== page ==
The Dew Breaker

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Knopf Doubleday Publishing Group, Dec 18, 2007 - Fiction - 256 pages
4 Reviews
We meet him late in life: a quiet man, a good father and husband, a fixture in his Brooklyn neighborhood, a landlord and barber with a terrifying scar across his face. As the book unfolds, moving seamlessly between Haiti in the 1960s and New York City today, we enter the lives of those around him, and learn that he has also kept a vital, dangerous secret. Edwidge Danticat’s brilliant exploration of the “dew breaker”--or torturer--s an unforgettable story of love, remorse, and hope; of personal and political rebellions; and of the compromises we make to move beyond the most intimate brushes with history. It firmly establishes her as one of America’s most essential writers.

BONUS: This edition includes an excerpt from Edwidge Danticat's Claire of the Sea Light.
 

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The dew breaker

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For her latest novel, the Haitian-born Danticat draws on her early childhood during the Duvaliers' dictatorships. Dew breaker was a name given to members of the tonton macouts, who tortured and ... Read full review

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The Dew Breaker by Edwidge Danticat is an extremely descriptive and vivid fiction novel of a Haitian American barber and a family man who was a “dew breaker” or torturer during the dictatorships in the 1960s. She mad it very easy to connect to each character in a real life way, because all of them went through things we see in our lives everyday. Her very detailed descriptions make us feel like we are going through the experience right there with every single character. This book was first published in 2004 and today sells for $22 and has the ISBN of 1400041147.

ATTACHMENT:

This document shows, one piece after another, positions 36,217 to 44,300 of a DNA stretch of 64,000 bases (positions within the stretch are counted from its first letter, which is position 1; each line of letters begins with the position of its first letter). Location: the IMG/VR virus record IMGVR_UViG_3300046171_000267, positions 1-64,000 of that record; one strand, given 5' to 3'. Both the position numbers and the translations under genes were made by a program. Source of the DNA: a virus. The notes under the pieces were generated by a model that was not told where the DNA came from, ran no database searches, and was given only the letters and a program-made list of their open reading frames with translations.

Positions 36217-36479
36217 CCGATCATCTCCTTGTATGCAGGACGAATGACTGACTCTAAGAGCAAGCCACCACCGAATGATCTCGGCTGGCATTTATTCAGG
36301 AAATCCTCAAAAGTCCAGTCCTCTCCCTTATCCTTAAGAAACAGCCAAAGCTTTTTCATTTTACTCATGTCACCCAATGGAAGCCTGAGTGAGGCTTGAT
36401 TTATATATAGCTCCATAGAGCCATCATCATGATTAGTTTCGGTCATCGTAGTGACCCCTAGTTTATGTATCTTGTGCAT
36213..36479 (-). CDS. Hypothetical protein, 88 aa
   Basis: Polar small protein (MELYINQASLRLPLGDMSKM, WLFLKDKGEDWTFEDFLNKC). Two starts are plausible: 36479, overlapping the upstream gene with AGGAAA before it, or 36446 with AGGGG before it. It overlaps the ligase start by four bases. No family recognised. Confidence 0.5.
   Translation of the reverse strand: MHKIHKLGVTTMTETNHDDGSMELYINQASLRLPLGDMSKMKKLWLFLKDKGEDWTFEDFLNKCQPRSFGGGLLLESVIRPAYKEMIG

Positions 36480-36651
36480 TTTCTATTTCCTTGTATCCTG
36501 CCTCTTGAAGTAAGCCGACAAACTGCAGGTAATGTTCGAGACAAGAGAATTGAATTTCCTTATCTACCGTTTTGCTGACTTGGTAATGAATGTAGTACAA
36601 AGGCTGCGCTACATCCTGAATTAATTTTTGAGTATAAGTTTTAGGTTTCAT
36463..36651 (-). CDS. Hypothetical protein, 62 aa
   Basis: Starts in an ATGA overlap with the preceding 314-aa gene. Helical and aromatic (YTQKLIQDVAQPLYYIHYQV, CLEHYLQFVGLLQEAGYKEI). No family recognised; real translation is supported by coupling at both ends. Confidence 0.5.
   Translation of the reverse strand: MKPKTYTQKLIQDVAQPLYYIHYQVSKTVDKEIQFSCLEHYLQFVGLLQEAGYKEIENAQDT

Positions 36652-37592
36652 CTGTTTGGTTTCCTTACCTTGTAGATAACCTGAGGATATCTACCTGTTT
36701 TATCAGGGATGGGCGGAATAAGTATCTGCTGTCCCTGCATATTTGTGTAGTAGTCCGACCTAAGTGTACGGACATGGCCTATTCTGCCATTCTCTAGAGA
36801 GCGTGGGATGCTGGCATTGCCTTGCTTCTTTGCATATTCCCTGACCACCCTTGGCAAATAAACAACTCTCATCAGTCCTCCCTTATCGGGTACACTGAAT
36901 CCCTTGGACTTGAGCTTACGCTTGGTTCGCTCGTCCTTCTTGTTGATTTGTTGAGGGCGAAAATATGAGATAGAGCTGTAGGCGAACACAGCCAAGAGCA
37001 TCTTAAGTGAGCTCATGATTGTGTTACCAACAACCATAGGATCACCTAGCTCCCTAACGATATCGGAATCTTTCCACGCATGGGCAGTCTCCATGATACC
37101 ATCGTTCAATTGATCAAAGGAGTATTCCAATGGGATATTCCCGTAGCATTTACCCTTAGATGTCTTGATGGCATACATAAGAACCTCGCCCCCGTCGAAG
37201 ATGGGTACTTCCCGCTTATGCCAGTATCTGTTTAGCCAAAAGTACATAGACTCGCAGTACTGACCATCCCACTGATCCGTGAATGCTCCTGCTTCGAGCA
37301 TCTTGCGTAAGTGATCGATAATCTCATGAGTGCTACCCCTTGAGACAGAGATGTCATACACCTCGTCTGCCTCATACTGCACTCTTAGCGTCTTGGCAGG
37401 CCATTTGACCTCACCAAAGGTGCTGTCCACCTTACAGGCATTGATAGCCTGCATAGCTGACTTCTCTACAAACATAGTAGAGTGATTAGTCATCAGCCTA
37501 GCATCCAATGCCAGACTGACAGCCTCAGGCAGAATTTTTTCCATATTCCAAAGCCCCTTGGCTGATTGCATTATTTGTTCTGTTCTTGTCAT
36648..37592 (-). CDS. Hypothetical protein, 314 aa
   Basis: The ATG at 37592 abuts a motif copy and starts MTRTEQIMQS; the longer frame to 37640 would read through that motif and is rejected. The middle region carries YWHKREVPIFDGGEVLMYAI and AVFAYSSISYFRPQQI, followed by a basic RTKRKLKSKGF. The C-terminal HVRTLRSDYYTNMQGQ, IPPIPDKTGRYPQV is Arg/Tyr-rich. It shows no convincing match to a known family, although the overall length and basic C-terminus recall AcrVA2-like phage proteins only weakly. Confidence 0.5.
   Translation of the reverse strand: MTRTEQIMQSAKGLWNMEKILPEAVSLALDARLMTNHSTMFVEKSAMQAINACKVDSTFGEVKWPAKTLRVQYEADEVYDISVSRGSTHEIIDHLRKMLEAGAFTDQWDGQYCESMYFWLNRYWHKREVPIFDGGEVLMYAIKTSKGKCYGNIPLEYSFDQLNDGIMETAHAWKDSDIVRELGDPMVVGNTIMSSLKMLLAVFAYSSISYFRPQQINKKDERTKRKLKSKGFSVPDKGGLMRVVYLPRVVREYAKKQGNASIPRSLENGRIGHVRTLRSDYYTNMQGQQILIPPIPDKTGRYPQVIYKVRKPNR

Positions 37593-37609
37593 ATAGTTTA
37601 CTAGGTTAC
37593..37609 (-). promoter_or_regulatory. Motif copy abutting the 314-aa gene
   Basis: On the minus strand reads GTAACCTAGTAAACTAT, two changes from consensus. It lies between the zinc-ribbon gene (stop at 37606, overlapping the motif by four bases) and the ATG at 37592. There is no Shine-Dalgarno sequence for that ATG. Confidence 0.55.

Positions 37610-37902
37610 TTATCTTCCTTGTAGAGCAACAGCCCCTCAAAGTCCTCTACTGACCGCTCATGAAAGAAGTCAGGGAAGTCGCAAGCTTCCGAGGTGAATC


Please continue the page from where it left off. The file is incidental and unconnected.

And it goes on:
The story starts out in Lakeland, Florida. Each chapter is a different short story about Haitian American families that tie the whole book together. It is about the things they overcame with immigration and their different cultures. Instead of focusing on the women, she focuses on the men during this time. There are many characters in this book including, a former regime member and murderer who, because of his past crimes, is fearful of being recognized; his potentially insane and epileptic wife, Anne and his atheistic daughter, Ka who is sarcastic and cynical due to a life with isolated parents. There were also some of the murderer's victims: a young man he turns into an orphan who, lives in a rented room in his basement; a bridal seamstress who lives just down the street who he once tortured and continues to torment by literally tracking her every move; and a preacher he murders, who has a half-sister who happens to be Anne. The ending of the first chapter sets the mood for the entire story which has to do with deception and lies.